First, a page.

Dig out as much of the weed as possible before cleaning out any remaining dirt or debris from the crack with water and a stiff wire brush. Allow the concrete to dry before continuing.
Spray the weeds with a 5-percent acetic household vinegar. Concentrate the spray on the weeds, reapplying several times over a two- to three-day period or until the weed tops and roots are dead.
Aside from being aesthetically unpleasant, weeds poking through sidewalks pose several threats to your asphalt, and family. If left unattended, the weeds will thrive, grow and can eventually create severe concrete deformations and heaving, which is only mended by tearing out the slab. Larger weeds are also tripping hazards, and will continue to reemerge after countless applications of herbicides. Manually eradicate the weeds before prepping the cracks and applying a quick-drying joint sealant.
Pack the crack tightly with sand before filling it with a quick-drying joint sealant. Cut the sealant’s tip and insert it directly into the crack. Squeeze the product into the crack and overfill to allow for the shrinkage that occurs after drying.
Allow the crack sealer to dry for 12 to 24 hours, or according to the package directions. Examine the crack and reapply, if necessary, to fill any remaining small holes or voids in the hardened product.
There are 18 references cited in this article, which can be found at the bottom of the page.
This article was co-authored by Scott Johnson. Scott Johnson is the Owner and Lead Design Consultant for Concrete Creations, Inc., an award-winning landscape and design company based in the San Diego, California metro area. He has over 30 years of experience in the pool and landscape construction industry and specializes in large estate outdoor environment construction projects. His work has been featured in San Diego Home & Garden Magazine and on Pool Kings TV Show. He earned a BS degree in Construction Management with an emphasis in Architecture and CAD design from Northern Arizona University.
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Weeds are invasive plants that can overrun your desirable plants and cause damage to housing and yard materials. While some weeds are fairly easy to kill, they can be a bit tricky to remove when they sprout up through the cracks in your driveway, walkways, porch, or pavers. To kill the weeds growing in these cracks, you can use a variety of different home remedies or purchase a commercially-available weed killing liquid or device. You can also remove weeds from cracks by digging up the plants and their roots before sealing the cracks with concrete or gravel.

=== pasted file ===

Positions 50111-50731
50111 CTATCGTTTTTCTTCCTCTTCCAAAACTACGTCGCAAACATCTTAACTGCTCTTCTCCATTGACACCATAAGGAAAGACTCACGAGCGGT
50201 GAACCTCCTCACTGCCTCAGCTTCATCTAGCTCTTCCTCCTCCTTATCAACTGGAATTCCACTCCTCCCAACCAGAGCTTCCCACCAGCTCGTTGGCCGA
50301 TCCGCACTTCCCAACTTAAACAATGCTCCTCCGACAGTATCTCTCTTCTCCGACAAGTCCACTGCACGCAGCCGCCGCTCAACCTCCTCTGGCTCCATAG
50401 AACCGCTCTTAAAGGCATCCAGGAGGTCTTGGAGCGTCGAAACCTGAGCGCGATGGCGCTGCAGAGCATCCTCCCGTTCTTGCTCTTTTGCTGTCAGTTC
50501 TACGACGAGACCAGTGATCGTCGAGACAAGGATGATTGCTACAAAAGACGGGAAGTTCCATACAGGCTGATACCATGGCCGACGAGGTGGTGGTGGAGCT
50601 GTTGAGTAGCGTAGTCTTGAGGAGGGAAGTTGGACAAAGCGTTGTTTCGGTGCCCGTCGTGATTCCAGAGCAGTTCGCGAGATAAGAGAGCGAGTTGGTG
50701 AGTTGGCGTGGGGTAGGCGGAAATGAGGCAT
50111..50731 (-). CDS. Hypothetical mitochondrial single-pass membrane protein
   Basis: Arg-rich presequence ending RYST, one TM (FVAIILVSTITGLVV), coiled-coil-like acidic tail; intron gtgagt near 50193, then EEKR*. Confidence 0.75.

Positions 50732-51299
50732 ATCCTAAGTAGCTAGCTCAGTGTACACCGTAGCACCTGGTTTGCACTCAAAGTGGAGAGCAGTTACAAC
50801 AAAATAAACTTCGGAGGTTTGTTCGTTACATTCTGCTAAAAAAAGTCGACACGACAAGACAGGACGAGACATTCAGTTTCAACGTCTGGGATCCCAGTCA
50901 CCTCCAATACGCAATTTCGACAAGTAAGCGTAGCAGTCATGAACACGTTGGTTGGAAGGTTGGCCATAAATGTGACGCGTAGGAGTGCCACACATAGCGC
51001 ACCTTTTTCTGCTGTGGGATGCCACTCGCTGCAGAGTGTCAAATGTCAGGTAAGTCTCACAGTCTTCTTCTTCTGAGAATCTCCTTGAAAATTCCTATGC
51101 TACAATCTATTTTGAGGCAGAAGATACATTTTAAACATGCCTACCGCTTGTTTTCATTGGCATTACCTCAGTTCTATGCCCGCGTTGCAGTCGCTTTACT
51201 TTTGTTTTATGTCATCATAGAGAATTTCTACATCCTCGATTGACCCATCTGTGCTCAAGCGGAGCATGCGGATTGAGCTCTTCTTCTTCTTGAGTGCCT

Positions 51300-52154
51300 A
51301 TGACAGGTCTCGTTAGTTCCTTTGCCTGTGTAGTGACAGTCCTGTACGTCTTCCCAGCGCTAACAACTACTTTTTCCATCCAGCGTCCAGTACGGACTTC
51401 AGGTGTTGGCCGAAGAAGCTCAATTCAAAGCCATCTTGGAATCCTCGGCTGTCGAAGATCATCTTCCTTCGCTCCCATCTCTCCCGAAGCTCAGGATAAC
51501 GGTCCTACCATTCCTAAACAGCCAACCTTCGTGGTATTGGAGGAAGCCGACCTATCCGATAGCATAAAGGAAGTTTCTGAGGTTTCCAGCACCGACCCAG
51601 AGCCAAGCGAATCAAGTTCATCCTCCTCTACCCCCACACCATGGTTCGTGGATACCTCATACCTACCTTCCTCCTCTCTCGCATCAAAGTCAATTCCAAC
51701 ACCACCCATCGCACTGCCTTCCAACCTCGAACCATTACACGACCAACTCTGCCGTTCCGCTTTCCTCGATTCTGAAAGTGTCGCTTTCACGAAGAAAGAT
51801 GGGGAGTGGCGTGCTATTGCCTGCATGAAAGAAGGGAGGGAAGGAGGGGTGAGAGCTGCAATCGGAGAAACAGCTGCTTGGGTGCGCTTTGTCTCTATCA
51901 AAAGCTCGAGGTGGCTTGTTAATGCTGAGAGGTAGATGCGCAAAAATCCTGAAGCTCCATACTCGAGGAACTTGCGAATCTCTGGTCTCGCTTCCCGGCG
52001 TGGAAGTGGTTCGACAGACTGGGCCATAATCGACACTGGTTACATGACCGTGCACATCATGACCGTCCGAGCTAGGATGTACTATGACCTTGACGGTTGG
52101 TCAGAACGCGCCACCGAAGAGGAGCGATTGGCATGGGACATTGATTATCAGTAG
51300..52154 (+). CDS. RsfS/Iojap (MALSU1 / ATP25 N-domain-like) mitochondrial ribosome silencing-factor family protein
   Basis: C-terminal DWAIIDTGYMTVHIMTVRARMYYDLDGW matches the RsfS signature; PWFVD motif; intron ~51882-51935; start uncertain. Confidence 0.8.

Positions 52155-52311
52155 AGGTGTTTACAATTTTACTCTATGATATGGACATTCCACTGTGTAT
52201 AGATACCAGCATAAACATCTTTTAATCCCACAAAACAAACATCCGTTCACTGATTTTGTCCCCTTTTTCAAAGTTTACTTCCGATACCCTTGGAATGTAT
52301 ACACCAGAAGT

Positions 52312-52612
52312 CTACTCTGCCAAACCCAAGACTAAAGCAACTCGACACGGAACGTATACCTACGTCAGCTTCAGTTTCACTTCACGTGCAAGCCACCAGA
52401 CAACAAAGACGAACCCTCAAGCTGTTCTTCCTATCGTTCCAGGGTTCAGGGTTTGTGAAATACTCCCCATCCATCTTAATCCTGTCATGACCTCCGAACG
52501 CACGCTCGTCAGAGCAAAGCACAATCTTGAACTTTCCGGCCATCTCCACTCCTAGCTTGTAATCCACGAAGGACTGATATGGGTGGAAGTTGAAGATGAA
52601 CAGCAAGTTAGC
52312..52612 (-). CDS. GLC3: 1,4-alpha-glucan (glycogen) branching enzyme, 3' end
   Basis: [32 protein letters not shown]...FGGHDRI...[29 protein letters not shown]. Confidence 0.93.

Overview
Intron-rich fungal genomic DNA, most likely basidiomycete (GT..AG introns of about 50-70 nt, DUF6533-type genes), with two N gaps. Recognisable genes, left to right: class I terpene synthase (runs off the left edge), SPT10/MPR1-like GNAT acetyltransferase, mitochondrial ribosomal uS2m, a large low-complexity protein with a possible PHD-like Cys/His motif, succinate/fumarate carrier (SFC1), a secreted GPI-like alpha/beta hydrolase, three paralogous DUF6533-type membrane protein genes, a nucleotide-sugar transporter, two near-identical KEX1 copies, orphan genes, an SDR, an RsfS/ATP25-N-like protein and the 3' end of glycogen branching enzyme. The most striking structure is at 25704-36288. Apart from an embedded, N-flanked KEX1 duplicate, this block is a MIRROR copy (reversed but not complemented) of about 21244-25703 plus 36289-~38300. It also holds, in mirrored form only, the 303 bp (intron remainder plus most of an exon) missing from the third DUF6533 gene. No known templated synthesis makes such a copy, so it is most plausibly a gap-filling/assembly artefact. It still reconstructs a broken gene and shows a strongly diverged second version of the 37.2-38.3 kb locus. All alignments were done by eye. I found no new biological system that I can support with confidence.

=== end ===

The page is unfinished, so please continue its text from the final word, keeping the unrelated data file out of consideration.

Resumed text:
In cold weather, a dark-colored asphalt driveway absorbs sunlight and keeps the soil beneath warmer than the surrounding landscape. Some grasses and weeds can easily tolerate the salts in ice-melt products. Fescue, for instance, is a cool-season grass that is somewhat salt-tolerant and might have a good chance of surviving through the winter in a driveway. Sedge is a grass relative that tends to stay green in winter. And then there are the cold-happy weeds such as chickweed that seem to scoff at temperatures at which other plants would have long disappeared.
You will quickly recognize that various weeds have their favorite seasons, and are vulnerable to different control methods. The damp spring might be best suited to plucking weeds by hand, while during the dry months of late summer, chemical herbicides might be the better strategy.
The Spruce / Jayme Burrows
Driveway and sidewalk cracks turn out to be surprisingly friendly places for weeds. These cracks can hold a considerable amount of soil and organic matter, a perfect bed for grass and weed seeds, which are often very tiny. And just below the surface of the paving there is often trapped moisture, and any plant that sends its roots down below the slab has access to it.
Click Play to Learn How to Get Rid of Weeds
The reality is that pavement weed control is an ongoing landscaping maintenance task for homeowners, but the work is easier if you have a variety of workable strategies to choose from.
Kathleen Connolly has been an advanced master gardener and accredited organic lawn care professional for over 30 years. She specializes in lawn care, horticulture, and landscape design. Kathleen earned a Master's Degree in Landscape Planning and Design and Sustainable Land Use Planning and Design.
Successful weed control begins with knowing your foe's likes and dislikes and habits. In their own way, weeds are marvels of genetic evolution. s
Before Getting Started
Thanks to this genetic tenacity, grasses and broadleaf weeds that sprout up through the cracks in the pavement are very hard to control. It is easy enough to pluck the top off at pavement level or sever them with a string trimmer, but unless you extract or kill the entire root, the plant often simply sprouts up again.
Grasses and weeds growing out of pavement cracks in sidewalks, driveways, and patios is a common annoyance. Sometimes it seems as though these unwanted plants grow even better in tiny pavement crevices than they do in the lawn and garden. This defies all logic since pavement surfaces are brutally hot and dry places where you might think that nothing could survive. But not only do these tenacious grasses and weeds survive, they alsoseem to positively thrive in this no man’s land of blistering hot pavement.